Global brands consortium NextWave Plastics has announced consumer technology company Logitech and ocean-bound plastic suppliers Prevented Ocean Plastic and #tide ocean material have joined the network.
NextWave Plastics is a consortium of multinational technology and consumer brands to collaborate and promote transparency to help decrease the volume of plastic litter by developing a global network of ocean-bound plastic supply chains.
A growing number of its member companies across a range of industries are collaborating to reach their shared goal of diverting a minimum of 25,000 metric tons of plastic, equivalent to 2.7 billion single-use plastic water bottles, from entering the ocean by the end of 2025.
Adrian Grenier, the co-founder of Lonely Whale, said: “The addition of Logitech and ocean-bound plastic suppliers Prevented Ocean Plastic and #tide ocean material adds to the strength, diversity of knowledge, experience, and potential of the NextWave consortium to create even greater impact and transformational change within and across industries.”
Logitech joins the ranks of NextWave member companies like HP and IKEA; in addition to its pledge to avoid single-use plastic packaging whenever possible, Logitech was the first consumer electronics company to make the commitment to provide detailed carbon impact labeling on product packaging across its portfolio, with its first carbon labeled products hitting shelves back in April 2021.
Prakash Arunkundrum, global head of operations and sustainability, Logitech, said: “At Logitech, we are committed to continuing to expand our efforts to eliminate single-use plastic and we are increasingly using post-consumer recycled plastic as our preferred material at scale as we design for sustainability across our portfolio.”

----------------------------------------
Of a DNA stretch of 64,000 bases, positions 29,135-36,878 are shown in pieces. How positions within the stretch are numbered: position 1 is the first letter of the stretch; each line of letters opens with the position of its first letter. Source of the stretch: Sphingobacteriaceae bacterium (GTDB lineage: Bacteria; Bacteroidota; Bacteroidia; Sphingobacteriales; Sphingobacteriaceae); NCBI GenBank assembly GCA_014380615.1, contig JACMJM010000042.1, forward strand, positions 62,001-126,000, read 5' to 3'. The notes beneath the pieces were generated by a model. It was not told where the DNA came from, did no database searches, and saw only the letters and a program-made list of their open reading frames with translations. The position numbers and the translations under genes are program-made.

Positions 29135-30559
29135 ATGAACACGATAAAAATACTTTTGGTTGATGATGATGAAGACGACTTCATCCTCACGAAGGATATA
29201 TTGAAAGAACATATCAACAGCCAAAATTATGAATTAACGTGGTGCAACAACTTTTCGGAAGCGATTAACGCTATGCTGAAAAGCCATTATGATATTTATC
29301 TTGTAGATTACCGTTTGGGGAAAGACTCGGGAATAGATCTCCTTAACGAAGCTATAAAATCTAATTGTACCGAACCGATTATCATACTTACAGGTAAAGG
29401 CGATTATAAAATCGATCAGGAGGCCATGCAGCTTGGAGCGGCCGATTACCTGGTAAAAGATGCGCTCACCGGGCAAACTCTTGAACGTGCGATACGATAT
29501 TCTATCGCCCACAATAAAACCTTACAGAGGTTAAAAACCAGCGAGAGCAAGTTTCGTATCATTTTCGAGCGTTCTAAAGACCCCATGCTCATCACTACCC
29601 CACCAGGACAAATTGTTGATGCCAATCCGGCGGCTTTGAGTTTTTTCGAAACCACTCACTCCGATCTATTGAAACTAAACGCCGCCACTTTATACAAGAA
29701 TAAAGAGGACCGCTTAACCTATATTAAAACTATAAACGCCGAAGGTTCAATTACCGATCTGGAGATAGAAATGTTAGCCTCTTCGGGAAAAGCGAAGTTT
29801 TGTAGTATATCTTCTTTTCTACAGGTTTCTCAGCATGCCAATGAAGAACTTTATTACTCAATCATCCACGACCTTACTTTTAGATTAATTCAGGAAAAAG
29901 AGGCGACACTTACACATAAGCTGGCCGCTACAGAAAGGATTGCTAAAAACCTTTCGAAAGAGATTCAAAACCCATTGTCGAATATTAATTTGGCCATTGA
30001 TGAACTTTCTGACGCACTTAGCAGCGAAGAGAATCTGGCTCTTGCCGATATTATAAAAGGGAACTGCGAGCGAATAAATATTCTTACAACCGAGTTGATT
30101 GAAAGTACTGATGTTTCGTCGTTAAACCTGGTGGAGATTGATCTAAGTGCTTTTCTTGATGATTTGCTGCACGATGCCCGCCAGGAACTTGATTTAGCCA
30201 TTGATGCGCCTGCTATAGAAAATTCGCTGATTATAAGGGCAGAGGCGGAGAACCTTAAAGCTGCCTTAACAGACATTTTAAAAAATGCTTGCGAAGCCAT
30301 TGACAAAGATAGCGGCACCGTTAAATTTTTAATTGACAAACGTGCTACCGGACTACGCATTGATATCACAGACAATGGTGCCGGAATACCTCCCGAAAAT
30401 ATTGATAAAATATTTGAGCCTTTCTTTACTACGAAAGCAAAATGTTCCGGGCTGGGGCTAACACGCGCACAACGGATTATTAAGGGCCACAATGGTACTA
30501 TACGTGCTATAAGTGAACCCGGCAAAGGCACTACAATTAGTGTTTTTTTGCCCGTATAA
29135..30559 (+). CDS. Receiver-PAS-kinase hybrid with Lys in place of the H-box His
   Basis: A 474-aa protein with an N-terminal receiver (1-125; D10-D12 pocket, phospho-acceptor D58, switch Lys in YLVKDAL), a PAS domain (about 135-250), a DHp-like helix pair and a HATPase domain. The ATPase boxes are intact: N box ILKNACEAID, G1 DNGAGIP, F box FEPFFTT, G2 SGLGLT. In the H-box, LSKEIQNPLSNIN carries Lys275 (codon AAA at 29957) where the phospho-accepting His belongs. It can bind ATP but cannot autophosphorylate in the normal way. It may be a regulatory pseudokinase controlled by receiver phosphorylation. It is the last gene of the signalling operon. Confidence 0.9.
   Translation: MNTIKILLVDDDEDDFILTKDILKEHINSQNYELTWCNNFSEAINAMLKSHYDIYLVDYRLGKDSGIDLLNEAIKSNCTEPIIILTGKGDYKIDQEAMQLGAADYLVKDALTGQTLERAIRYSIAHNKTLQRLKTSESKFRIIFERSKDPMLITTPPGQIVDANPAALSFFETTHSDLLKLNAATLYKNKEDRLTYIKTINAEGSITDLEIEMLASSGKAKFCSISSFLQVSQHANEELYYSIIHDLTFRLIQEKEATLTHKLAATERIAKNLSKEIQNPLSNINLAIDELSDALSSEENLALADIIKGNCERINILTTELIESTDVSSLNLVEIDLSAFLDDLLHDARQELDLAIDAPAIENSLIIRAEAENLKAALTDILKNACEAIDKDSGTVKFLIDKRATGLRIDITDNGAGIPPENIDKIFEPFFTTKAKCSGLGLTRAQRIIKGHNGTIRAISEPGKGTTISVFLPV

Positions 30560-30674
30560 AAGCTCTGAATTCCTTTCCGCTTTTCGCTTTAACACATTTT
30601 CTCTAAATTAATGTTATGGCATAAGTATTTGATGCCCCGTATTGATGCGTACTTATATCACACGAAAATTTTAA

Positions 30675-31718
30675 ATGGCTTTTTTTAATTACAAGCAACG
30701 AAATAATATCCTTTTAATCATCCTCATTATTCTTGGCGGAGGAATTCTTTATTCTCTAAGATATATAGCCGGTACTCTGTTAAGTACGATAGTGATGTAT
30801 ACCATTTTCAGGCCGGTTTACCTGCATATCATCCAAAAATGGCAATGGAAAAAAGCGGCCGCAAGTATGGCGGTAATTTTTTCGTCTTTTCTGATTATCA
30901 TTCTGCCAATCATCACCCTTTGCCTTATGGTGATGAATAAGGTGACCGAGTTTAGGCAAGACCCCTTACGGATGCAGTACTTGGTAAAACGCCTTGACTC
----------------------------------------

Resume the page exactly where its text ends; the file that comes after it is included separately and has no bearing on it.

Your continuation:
These include new decontamination stages to ensure compliance with food-grade standards in the EU and the USA.
Major organizations including brand-owners, suppliers, universities, and industry associations, through to end-users in the PP supply chain, have joined NEXTLOOPP to produce a ‘world-first quality FGrPP that will be available in the UK by 2022.
So far 29 organisations across the PP supply chain have joined NEXTLOOPP.
Edward Kosior, chief executive of Nextek, said creating a circular economy for food-grade PP packaging waste fills the gap in the packaging recycling sector and helps reach net-zero carbon targets.
“It will allow brand owners to meet their recycling targets and significantly reduce the use of virgin plastics from petrochemicals. It will also greatly reduce CO2 emissions and divert waste from landfill and waste-to-energy.”
WRAP has confirmed that The UK Plastics Pact is supporting the NEXTLOOPP project. Acting director insights and innovation, Claire Shrewsbury, said: “Achieving this will enable UK Plastics Pact members to reach the target of an average of 30% recycled content across all packaging by 2025. WRAP believes that NEXTLOOPP offers a potential solution to this and we will work closely with the other stakeholders to develop the project further.”
Viridor’s director of business development (polymers), Luke Burgess, said: “Viridor believes that extending its polymers expertise and recycling experience to cross-sector collaboration and innovation is key to ensuring more waste is valued as a resource and returns to the circular economy where it belongs. Reducing our reliance on virgin plastic not only empowers greater circularity, but the continued use of recycled material also offers significant energy savings, contributing to considerable wider environmental benefits for the UK.”
Lubna Edwards, group sustainability and marketing director at Robinson Packaging, added: “Demand for this high-value recycled material will continue to rise as we shift away from using virgin material. Much of our UK business depends upon PP and this ground-breaking project gives us the opportunity to tap into cutting-edge technology, learn from industry partners and trial the material for sustainable use in our packaging.”
Adam Elman, group sustainability director at Klockner Pentaplast, said: “Capturing the value of plastics by keeping them within the economy and out of our natural environment is key to meeting the Plastics Pact targets and very much part of our business strategy. Swapping the traditional ‘take-make-waste linear model for a circular system is also one of the many important steps towards significantly reducing our carbon emissions. We are proud to be working in collaboration with NEXTLOOPP on this important project.”